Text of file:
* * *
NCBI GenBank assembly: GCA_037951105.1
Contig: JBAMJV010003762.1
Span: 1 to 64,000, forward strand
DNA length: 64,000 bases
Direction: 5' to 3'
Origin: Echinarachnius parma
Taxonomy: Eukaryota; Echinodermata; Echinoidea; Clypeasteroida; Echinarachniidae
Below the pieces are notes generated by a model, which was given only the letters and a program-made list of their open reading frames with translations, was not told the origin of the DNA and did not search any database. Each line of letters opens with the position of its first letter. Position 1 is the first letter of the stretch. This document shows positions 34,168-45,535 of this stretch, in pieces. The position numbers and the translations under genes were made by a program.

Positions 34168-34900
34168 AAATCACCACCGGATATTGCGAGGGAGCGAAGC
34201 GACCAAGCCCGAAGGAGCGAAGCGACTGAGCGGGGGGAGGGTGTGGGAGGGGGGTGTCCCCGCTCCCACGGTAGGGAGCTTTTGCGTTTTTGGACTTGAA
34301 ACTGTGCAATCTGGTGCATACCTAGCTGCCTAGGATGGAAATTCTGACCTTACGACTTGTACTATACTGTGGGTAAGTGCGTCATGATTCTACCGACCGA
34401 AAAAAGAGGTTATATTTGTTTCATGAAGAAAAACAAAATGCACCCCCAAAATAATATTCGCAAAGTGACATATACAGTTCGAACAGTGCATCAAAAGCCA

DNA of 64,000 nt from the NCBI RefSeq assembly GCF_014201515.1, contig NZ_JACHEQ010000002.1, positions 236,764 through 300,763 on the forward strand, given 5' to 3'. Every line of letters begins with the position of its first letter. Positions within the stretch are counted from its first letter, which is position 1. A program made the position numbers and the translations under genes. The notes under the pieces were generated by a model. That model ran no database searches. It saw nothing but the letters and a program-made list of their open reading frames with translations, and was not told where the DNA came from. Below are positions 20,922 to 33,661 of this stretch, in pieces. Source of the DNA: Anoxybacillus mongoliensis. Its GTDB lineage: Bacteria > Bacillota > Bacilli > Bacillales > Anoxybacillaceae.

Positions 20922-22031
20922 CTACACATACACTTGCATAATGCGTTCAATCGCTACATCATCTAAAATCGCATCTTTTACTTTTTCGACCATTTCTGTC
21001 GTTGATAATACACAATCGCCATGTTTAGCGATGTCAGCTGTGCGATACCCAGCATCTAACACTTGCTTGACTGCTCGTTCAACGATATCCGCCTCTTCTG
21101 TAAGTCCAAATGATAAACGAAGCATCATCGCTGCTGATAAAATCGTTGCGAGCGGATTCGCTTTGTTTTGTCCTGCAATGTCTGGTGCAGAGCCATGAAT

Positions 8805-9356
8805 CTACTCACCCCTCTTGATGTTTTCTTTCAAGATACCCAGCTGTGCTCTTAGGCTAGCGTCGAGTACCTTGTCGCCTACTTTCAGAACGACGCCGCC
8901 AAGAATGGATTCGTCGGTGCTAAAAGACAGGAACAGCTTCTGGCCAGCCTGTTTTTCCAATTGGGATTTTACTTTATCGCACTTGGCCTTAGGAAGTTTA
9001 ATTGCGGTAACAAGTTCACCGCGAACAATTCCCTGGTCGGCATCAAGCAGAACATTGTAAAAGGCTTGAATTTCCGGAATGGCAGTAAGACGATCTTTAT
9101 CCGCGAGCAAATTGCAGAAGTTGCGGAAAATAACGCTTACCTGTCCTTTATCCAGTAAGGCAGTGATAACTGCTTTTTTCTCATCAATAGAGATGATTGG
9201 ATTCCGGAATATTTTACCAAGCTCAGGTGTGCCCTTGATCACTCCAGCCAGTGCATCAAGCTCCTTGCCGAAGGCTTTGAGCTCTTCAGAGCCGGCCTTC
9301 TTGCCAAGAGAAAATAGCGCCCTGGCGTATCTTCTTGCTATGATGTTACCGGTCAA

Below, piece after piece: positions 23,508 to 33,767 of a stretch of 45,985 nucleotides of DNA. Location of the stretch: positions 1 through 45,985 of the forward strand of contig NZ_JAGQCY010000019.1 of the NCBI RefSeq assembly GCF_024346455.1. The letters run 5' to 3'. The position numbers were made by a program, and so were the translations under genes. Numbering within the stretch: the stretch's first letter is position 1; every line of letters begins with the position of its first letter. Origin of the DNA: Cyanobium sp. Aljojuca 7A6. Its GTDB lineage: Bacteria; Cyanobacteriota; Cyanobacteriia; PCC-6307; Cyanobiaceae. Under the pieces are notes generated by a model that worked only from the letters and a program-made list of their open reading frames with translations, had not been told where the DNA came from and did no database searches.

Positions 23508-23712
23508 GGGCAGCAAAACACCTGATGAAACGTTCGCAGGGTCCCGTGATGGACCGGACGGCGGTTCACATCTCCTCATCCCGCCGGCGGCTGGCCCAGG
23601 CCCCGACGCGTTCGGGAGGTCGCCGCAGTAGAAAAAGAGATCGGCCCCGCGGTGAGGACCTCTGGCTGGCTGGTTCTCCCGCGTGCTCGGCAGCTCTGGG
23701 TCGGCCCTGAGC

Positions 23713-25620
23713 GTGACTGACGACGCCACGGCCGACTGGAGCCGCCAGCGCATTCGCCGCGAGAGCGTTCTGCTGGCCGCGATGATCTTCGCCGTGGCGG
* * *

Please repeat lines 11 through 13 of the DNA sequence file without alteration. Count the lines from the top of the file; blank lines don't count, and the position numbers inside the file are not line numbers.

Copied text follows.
34201 GACCAAGCCCGAAGGAGCGAAGCGACTGAGCGGGGGGAGGGTGTGGGAGGGGGGTGTCCCCGCTCCCACGGTAGGGAGCTTTTGCGTTTTTGGACTTGAA
34301 ACTGTGCAATCTGGTGCATACCTAGCTGCCTAGGATGGAAATTCTGACCTTACGACTTGTACTATACTGTGGGTAAGTGCGTCATGATTCTACCGACCGA
34401 AAAAAGAGGTTATATTTGTTTCATGAAGAAAAACAAAATGCACCCCCAAAATAATATTCGCAAAGTGACATATACAGTTCGAACAGTGCATCAAAAGCCA